UM Gets $5.2M Grant To Study Pelvic Injuries To Mothers During Childbirth
ANN ARBOR — A $5.2 million federal grant awarded to the University of Michigan is the largest for research into birth-related pelvic floor injuries and their relationship to pelvic floor disorders like urinary incontinence and pelvic organ prolapse.
This is the third National Institutes of Health grant for UM, bringing the total investment to over $15 million for the research that focuses on a very common, but poorly understood muscle injury that occurs during childbirth. It’s this type of injury that UM researchers are studying, hoping to find ways to reduce the 300,000 surgeries each year performed on women who develop pelvic organ prolapse and urinary incontinence caused by injuries sustained during childbirth.
The grant is from the Office for Research on Women’s Health and Eunice Kennedy Shriver National Institute of Child Health & Human Development of the National Institutes of Health for Specialized Centers of Research (SCOR) on Sex Differences.
“Although it has been known for millennia that many women who give birth vaginally will suffer from disabling pelvic organ prolapse, the factors linking these two events has remained a mystery,” says John DeLancey, director of Pelvic Floor Research, Norman F. Miller Professor of Obstetrics and Gynecology, and principal investigator on the SCOR grant.
“Not knowing how birth-induced injury occurs and how it produces subsequent prolapse has hampered efforts to improve prevention and treatment. We hope this grant will continue to help us establish the scientific basis for new strategies to improve treatment, identify important prevention opportunities, and train a new generation of researchers.”
For mothers like Joan Mason, a 54-year-old from Grosse Pointe Woods, the research is very important. As a young mother with two little kids, Mason thought her postpartum discomfort was just the “new normal” for her.
For years after her deliveries, she didn’t pay much attention to herself and hardly visited a doctor. But slowly the problems worsened: urine leakage bad enough that she had to wear a pad; pelvic pressure and pain that forced her to change her exercise routine; increasing discomfort with every laugh, cough or sneeze.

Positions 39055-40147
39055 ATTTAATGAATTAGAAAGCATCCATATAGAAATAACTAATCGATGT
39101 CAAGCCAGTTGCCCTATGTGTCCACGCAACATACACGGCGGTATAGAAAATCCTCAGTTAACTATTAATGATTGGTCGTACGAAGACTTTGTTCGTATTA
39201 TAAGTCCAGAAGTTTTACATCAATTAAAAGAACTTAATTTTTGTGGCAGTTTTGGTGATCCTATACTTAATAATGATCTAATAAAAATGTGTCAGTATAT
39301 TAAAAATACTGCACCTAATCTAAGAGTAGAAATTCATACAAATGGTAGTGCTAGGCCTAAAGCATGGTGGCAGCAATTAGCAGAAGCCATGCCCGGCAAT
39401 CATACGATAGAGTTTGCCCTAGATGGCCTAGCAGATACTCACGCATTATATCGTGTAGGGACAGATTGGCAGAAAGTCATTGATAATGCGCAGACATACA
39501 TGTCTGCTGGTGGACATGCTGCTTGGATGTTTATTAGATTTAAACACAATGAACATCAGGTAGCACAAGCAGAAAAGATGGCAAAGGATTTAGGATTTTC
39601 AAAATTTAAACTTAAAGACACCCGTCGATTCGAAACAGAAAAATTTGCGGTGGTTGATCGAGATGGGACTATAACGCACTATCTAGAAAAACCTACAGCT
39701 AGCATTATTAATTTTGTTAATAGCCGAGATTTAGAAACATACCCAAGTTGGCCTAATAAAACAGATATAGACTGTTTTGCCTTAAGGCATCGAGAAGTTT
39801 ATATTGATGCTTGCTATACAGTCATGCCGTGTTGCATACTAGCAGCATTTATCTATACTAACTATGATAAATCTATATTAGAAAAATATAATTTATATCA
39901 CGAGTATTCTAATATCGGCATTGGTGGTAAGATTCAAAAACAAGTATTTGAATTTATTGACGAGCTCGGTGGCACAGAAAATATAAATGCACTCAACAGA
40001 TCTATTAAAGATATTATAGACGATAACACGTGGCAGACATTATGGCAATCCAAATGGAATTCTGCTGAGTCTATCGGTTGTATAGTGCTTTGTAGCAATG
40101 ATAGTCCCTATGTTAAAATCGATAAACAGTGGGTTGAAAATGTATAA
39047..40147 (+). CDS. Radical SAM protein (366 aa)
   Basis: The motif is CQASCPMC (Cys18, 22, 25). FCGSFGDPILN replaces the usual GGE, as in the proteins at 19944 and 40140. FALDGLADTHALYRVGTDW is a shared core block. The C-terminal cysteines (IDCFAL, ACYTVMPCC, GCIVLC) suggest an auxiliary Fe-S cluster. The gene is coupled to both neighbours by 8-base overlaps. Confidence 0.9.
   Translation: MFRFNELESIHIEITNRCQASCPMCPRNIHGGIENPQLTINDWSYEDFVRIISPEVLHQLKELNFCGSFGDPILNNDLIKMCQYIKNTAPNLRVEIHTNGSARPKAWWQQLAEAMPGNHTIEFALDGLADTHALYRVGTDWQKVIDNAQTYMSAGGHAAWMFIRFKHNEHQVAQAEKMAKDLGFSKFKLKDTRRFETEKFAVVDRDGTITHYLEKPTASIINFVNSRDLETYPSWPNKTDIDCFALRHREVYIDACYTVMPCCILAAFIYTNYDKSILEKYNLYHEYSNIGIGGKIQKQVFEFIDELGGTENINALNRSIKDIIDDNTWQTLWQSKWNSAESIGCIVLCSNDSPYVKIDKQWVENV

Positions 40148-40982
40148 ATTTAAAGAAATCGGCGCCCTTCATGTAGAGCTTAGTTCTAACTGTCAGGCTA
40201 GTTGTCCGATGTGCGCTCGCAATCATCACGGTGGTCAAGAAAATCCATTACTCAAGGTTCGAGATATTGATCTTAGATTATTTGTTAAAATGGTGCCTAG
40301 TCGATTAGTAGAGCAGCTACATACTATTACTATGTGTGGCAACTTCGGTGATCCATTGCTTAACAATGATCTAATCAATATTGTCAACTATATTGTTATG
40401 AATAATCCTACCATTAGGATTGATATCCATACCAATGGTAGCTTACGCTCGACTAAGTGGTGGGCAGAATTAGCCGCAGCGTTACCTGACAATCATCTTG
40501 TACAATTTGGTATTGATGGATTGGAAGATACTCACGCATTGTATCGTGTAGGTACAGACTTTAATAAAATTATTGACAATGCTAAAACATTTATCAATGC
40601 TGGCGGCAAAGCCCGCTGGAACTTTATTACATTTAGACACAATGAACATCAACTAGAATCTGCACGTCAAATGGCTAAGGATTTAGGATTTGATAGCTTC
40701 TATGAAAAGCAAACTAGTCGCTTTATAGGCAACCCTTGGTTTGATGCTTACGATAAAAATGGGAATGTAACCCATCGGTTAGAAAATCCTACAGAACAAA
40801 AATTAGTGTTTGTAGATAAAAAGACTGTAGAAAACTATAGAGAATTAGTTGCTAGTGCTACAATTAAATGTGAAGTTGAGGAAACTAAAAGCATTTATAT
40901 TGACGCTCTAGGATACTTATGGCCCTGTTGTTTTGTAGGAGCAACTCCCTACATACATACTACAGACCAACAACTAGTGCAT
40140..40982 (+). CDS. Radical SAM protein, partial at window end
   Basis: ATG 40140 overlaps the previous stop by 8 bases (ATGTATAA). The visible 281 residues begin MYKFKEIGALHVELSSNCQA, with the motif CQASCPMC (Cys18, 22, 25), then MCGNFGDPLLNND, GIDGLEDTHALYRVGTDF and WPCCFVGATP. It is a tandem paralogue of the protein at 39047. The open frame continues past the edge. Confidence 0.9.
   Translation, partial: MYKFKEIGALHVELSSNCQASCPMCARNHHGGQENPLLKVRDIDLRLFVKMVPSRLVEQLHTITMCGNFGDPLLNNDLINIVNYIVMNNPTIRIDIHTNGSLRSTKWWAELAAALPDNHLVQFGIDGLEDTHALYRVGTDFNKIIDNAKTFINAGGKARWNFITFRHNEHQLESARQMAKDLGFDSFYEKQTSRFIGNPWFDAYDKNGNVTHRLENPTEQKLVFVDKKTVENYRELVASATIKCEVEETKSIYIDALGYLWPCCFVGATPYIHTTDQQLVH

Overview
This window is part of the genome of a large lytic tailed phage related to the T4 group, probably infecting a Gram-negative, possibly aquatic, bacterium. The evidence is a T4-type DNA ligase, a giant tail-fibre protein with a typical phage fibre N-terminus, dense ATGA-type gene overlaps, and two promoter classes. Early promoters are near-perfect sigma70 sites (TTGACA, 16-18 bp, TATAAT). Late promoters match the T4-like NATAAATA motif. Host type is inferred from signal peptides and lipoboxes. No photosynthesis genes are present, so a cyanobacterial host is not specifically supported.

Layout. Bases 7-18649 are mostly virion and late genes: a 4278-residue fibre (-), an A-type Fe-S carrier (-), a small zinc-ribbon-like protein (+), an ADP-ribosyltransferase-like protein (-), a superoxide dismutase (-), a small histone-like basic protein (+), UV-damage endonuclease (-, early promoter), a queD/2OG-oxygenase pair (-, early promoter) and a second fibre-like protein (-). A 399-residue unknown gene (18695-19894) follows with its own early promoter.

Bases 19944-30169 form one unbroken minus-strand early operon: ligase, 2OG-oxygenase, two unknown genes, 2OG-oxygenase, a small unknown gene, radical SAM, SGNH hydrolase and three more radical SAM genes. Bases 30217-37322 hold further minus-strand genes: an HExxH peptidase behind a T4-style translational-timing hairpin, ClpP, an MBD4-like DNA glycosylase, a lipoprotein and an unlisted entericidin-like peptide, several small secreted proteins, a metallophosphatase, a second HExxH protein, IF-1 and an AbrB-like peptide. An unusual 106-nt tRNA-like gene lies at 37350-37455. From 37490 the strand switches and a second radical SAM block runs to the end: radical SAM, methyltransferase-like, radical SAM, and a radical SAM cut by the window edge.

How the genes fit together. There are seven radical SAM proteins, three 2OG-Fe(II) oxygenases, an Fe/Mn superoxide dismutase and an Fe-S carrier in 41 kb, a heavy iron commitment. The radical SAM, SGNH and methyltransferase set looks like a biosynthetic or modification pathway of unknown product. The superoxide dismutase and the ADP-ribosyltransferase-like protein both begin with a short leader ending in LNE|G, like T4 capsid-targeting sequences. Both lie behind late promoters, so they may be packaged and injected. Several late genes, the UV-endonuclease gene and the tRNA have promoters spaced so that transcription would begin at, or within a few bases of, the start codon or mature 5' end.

Mason was suffering from uterine prolapse likely caused during a muscle injury in childbirth and eventually needed surgery.
The research team uses MRI technology to determine the nature of these birth injuries and the structural mechanics of the problems that arise later in life, as they did for Mason. Simulating birth using advanced biomechanical computer simulation helps the research team to identify the specific situations that increase the chances of a woman being injured, says DeLancey.
This is the third award from SCOR for the UM research team, which brings together knowledge from obstetrician-gynecologists, biomechanical engineers and nurses. The engineers use complex three-dimensional computer simulations to study the changes in birth. Nurse scientists are collaborating with radiologists in using advanced imaging. New techniques allow tracking potential injury progression when a woman gives birth a second time. The information should lead to new prevention strategies.
“It may provide more insight into how to treat women like Mason,” says DeLancey. In the future, caregivers might know to do something different – stretching the muscles before birth; slowing down the birth process at the end in order to reduce or prevent muscle rupture or altering the chance of worsening the injury in her second delivery.
“The project led by Janis Miller out of the School of Nursing, is aimed at determining how often a partial injury goes to a complete injury and what about the birth process causes these tears,” says DeLancey. “Then nurse practitioners, midwives, and obstetricians/gynecologists can better talk to our patients about the risk of subsequent prolapse.”
Mason says she hopes the research can shed light and understanding on a problem that women often feel uncomfortable discussing and often ignore until it becomes very serious.
“The image of the silently suffering mother who continues caring for her family is strong, but that should not be stopping physicians from having discussions on the topic,” says Mason. “Since a lot of women do not consistently see a physician for themselves after child bearing, it would be helpful to arm delivering physicians with tools to diagnose and treat the problem since it may be years before a mother will see a doctor again.”
Each year, urogynecologists from UM’s Department of Obstetrics and Gynecology see more than 1,000 new patients in its Pelvic Floor Disorders Clinic, providing comprehensive surgical and non-surgical services for women suffering from urinary and fecal incontinence, as well as pelvic organ prolapse (falling or slipping out of place). The program has been in existence for 22 years and has received more than $20 million in NIH research support.
In 2012, UM’s Women’s Health program was ranked fifth in the nation in the Best Graduate Schools rankings by U.S. News and World Report.
Join UM for a Ladies Night Out to learn more about options for pelvic floor disorders from UM experts. The event begins at 6 p.m. Nov. 13 at The Inn at St. Johns in Plymouth. More information and registration details are at www.uofmhealth.org/ladies-night-out